SIRT1 in Neurodevelopment and Brain Senescence
Author(s)Herskovits, A. Zara; Guarente, Leonard Pershing
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Sirtuins are nicotinamide adenine dinucleotide (NAD+)-dependent deacylases that have traditionally been linked with calorie restriction and aging in mammals. These proteins also play an important role in maintaining neuronal health during aging. During neuronal development, the SIR2 ortholog SIRT1 is structurally important, promoting axonal elongation, neurite outgrowth, and dendritic branching. This sirtuin also plays a role in memory formation by modulating synaptic plasticity. Hypothalamic functions that affect feeding behavior, endocrine function, and circadian rhythmicity are all regulated by SIRT1. Finally, SIRT1 plays protective roles in several neurodegenerative diseases including Alzheimer’s, Parkinson’s, and motor neuron diseases, which may relate to its functions in metabolism, stress resistance, and genomic stability. Drugs that activate SIRT1 may offer a promising approach to treat these disorders.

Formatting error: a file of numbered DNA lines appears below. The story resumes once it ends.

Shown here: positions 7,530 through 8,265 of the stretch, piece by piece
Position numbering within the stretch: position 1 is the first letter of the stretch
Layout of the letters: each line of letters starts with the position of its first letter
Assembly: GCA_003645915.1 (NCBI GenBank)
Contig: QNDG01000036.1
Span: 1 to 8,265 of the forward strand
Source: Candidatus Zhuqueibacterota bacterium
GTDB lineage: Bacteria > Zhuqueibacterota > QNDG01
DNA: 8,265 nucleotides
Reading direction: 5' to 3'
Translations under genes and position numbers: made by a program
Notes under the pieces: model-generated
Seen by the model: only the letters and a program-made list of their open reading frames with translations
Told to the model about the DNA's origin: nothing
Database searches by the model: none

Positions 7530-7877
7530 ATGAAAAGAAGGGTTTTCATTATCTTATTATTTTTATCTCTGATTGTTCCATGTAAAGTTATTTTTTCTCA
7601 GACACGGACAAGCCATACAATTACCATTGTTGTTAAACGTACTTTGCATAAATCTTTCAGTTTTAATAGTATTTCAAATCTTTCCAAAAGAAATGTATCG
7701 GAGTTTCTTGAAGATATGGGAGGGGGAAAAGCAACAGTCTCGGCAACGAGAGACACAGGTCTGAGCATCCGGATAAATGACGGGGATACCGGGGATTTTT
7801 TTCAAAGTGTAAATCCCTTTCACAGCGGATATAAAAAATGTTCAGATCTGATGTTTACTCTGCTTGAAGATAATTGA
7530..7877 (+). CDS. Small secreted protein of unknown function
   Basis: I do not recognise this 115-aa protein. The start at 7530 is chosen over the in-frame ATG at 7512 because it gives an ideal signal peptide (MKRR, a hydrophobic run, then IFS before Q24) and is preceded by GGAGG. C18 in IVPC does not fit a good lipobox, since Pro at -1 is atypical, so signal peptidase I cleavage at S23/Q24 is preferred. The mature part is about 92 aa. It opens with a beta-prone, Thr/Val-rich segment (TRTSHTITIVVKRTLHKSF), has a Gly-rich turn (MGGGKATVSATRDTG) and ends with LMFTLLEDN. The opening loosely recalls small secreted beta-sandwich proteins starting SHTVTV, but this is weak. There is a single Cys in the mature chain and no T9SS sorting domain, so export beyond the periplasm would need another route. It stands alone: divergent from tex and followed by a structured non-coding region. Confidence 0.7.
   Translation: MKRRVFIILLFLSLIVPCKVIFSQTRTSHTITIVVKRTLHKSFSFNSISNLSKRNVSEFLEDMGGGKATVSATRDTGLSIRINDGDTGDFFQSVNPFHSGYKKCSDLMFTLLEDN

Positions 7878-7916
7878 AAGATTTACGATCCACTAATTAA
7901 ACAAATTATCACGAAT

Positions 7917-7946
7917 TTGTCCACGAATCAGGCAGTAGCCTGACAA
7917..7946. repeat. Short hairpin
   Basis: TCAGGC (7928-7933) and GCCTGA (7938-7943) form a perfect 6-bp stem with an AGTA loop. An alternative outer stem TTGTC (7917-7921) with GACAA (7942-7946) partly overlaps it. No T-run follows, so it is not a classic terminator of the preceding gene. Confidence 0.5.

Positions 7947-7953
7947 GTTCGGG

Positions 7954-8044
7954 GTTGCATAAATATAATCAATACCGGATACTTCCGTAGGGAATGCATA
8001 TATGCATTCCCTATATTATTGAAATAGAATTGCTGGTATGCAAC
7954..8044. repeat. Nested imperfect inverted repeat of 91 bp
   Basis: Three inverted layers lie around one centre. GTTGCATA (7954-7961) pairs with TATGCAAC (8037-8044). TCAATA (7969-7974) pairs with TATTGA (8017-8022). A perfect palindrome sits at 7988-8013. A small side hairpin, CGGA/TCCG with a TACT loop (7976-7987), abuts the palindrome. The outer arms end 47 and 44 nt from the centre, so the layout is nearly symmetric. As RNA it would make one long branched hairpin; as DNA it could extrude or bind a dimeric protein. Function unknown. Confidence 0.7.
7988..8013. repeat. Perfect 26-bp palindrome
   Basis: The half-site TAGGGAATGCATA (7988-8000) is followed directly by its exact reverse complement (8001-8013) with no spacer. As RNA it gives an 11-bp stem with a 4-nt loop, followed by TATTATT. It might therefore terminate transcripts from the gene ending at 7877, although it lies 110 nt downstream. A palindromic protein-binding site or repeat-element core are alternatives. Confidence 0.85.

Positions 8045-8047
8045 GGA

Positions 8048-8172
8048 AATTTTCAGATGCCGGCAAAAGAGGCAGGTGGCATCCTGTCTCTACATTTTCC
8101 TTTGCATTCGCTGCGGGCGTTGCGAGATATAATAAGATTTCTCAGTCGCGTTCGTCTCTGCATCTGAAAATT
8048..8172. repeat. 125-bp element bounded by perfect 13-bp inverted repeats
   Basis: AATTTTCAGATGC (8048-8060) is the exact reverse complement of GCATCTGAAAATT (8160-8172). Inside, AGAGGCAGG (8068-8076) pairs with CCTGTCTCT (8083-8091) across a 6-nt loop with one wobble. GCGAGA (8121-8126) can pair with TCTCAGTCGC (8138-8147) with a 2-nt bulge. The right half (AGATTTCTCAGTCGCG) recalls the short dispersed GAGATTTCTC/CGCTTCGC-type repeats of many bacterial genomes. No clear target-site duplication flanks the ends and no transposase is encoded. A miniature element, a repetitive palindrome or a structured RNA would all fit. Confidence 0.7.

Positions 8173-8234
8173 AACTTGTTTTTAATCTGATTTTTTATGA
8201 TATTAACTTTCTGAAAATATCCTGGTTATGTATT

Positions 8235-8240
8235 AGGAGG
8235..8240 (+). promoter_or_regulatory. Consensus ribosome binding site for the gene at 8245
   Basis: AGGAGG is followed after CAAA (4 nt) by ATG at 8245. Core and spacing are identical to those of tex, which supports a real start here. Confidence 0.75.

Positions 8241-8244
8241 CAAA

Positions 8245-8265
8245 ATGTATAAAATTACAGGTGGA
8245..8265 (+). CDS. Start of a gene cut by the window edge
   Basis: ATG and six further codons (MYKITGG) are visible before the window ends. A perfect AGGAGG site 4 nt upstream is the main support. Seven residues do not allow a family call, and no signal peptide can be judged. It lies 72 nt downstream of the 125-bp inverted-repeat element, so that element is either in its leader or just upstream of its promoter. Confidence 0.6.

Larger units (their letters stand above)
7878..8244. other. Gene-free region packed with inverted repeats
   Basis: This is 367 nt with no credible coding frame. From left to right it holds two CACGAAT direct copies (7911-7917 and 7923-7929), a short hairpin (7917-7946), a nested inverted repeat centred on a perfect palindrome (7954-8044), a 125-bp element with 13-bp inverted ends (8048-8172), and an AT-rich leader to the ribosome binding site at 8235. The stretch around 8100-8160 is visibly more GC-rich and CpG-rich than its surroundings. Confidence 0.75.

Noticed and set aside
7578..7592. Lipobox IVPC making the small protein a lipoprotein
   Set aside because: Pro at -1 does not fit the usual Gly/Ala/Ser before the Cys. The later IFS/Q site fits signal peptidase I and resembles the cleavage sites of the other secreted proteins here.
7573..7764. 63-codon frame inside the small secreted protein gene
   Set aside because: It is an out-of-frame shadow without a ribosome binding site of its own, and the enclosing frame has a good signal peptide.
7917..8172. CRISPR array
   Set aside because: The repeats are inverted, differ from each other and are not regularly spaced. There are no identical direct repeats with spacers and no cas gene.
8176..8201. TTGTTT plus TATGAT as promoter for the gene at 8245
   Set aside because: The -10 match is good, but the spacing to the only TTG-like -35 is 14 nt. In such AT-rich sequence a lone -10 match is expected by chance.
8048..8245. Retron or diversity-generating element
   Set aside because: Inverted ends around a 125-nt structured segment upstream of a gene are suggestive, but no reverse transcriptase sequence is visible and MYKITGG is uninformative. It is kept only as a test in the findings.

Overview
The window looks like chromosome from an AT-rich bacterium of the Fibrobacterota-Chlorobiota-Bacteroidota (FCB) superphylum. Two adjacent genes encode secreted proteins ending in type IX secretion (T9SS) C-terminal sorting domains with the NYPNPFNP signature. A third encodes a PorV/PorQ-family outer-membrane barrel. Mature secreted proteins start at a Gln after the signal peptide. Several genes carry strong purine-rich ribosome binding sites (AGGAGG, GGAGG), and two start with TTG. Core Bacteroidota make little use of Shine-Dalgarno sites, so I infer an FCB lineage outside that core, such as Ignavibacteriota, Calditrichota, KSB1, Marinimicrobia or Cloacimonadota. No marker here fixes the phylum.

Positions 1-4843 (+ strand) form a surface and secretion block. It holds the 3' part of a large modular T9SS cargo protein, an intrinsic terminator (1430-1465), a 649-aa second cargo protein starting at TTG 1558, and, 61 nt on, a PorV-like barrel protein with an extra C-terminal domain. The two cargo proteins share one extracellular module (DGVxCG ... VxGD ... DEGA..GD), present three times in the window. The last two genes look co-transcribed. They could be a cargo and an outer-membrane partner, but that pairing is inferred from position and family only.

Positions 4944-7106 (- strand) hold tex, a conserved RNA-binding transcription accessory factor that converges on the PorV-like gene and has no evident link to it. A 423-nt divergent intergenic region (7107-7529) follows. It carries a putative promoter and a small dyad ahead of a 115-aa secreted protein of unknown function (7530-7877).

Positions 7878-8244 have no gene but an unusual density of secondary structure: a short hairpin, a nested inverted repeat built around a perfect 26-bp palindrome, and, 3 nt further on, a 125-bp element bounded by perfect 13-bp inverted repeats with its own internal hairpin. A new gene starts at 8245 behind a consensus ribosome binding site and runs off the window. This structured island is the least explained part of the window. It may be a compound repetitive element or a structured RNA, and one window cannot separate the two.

DepartmentDavid H. Koch Institute for Integrative Cancer Research at MIT; Massachusetts Institute of Technology. Department of Biology; Paul F. Glenn Center for Biology of Aging Research (Massachusetts Institute of Technology)
Herskovits, A. Zara, and Leonard Guarente. “SIRT1 in Neurodevelopment and Brain Senescence.” Neuron 81, no. 3 (February 2014): 471–483. © 2014 Elsevier Inc.
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